Indian wedding cultures and its traditions

An Indian wedding is more than simply a ceremony; it's also a lavish event as well as a beautiful union of two souls. The wedding is a celebration of an everlasting tie and the coming together of two families.

People from all around the world have been drawn to Indian weddings because they are so colourful. Indian weddings are known for their grandiose features, such as multi-page invitations, a huge number of guests, and a costly feast.

Every ceremony in an Indian wedding represents something different, and each rite has its own meaning. Even in the Saat Pheras, each circle represents a pledge that the bride and groom will take. Indian weddings often last until 3 a.m. because the rituals are so intricate.

Indian weddings are so energetic, emotion-ridden spectacle, whether it's the dancing at the Sangeet or Baraat, the breathtakingly beautiful Mandap, lavish attires, the excitement around Juta Chupaai, the intimate Mangal Pheras, or the passionate Vidaai.

Besides the wedding day ceremonies, the Indian wedding includes numerous other rites that take place over several days prior to the wedding.

The following is a list of some of the Indian wedding's cultures and traditions:

The Muhurata - The date and timing of the wedding are extremely important in Indian marriages. Indians pre-determine a time and date for any event, which is usually determined by an astrologer. The couple's date of birth is used to choose an auspicious time for the Indian wedding, known as a Muhurata.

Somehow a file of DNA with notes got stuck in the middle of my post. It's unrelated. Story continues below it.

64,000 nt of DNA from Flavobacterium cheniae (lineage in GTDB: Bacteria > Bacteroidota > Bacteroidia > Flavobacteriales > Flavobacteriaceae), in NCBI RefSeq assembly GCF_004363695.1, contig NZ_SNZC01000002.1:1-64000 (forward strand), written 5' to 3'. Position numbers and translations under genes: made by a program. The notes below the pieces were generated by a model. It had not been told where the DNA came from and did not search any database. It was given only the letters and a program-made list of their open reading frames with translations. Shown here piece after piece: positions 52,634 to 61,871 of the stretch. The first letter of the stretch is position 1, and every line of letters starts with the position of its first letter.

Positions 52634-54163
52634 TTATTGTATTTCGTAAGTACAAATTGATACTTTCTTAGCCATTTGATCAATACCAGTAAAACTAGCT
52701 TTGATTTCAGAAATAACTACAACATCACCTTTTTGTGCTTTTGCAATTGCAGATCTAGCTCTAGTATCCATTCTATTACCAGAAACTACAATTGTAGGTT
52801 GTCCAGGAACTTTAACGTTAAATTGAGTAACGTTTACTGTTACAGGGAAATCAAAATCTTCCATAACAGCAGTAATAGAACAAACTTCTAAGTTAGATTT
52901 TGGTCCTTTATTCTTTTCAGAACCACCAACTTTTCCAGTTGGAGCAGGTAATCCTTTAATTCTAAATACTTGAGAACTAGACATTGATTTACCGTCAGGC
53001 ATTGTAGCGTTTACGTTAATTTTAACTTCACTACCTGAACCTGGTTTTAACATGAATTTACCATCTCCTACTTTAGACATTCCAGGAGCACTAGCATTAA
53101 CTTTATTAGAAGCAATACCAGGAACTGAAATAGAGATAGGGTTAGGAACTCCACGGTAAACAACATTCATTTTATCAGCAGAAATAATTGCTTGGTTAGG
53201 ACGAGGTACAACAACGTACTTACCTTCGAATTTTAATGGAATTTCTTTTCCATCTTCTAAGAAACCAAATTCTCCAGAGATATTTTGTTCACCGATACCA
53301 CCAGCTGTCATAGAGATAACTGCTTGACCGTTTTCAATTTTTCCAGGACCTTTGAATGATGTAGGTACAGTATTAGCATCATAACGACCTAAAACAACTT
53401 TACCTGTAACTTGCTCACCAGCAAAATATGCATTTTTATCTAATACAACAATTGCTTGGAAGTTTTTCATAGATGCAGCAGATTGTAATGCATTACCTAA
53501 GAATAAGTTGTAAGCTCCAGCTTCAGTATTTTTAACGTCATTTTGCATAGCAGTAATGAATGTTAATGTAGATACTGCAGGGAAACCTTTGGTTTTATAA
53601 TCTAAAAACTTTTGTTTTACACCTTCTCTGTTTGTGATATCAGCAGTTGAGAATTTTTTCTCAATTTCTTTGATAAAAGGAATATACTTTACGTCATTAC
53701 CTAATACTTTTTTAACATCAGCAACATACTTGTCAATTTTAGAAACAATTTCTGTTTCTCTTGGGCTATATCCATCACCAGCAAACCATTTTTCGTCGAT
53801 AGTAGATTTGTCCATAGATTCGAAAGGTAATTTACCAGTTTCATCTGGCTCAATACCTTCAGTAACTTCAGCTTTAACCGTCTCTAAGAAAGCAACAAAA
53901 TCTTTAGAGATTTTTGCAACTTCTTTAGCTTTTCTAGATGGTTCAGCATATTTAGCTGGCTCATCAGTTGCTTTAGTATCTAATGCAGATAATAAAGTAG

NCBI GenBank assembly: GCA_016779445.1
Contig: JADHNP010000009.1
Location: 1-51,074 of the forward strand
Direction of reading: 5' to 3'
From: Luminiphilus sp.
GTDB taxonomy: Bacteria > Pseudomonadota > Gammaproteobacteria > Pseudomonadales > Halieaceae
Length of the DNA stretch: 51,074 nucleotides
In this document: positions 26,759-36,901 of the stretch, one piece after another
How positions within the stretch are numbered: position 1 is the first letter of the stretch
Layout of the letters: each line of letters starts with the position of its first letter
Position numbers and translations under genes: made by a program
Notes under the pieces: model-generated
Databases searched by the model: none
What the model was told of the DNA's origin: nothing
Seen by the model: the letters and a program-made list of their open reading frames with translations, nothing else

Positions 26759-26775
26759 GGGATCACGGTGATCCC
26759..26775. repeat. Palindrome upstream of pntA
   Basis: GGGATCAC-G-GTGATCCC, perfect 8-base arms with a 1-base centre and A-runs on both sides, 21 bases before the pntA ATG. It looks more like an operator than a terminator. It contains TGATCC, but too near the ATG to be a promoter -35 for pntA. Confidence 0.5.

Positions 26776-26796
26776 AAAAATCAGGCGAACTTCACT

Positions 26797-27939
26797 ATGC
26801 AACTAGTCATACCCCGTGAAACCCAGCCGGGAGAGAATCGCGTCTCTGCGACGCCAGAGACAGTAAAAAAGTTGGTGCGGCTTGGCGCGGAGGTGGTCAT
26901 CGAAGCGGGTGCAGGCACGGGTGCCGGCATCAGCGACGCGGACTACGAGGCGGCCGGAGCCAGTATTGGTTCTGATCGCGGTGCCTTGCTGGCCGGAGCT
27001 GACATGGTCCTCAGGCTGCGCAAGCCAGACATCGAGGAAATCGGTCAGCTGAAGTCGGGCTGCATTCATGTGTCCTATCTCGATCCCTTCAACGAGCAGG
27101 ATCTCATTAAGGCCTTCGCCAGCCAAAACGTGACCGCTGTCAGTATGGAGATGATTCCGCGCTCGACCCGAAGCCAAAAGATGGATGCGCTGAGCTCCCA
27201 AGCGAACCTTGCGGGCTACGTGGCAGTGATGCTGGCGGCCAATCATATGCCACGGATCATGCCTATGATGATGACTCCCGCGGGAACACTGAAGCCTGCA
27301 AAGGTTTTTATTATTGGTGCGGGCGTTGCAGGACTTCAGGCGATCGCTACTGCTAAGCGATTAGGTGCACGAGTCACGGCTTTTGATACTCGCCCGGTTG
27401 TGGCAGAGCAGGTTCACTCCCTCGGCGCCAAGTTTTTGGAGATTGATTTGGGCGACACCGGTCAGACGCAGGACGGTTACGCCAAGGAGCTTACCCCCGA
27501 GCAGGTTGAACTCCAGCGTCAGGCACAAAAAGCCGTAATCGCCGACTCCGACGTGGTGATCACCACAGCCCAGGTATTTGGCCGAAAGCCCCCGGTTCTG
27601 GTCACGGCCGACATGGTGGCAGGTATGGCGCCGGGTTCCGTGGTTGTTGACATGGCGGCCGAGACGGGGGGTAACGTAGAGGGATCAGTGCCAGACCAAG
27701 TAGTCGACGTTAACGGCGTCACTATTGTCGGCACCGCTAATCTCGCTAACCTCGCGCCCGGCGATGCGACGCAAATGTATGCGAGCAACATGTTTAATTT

Roka ceremony - Roka is the first official event of an Indian wedding. It serves as a precursor to marriage. In the Roka ritual, both families join together to bless the pair and show their acceptance and consent for their union. Families give gifts and sweets, and they spend time together getting to know one another better.

Pre-wedding photo shoot - Now, people say an Indian wedding is a full-fledged extravaganza for a reason: the bride and groom are no less than the hero and heroine of a Bollywood film, as seen by the pre-wedding photoshoot. This practice has grown so popular in recent years that photographers and venues are frequently booked months in advance.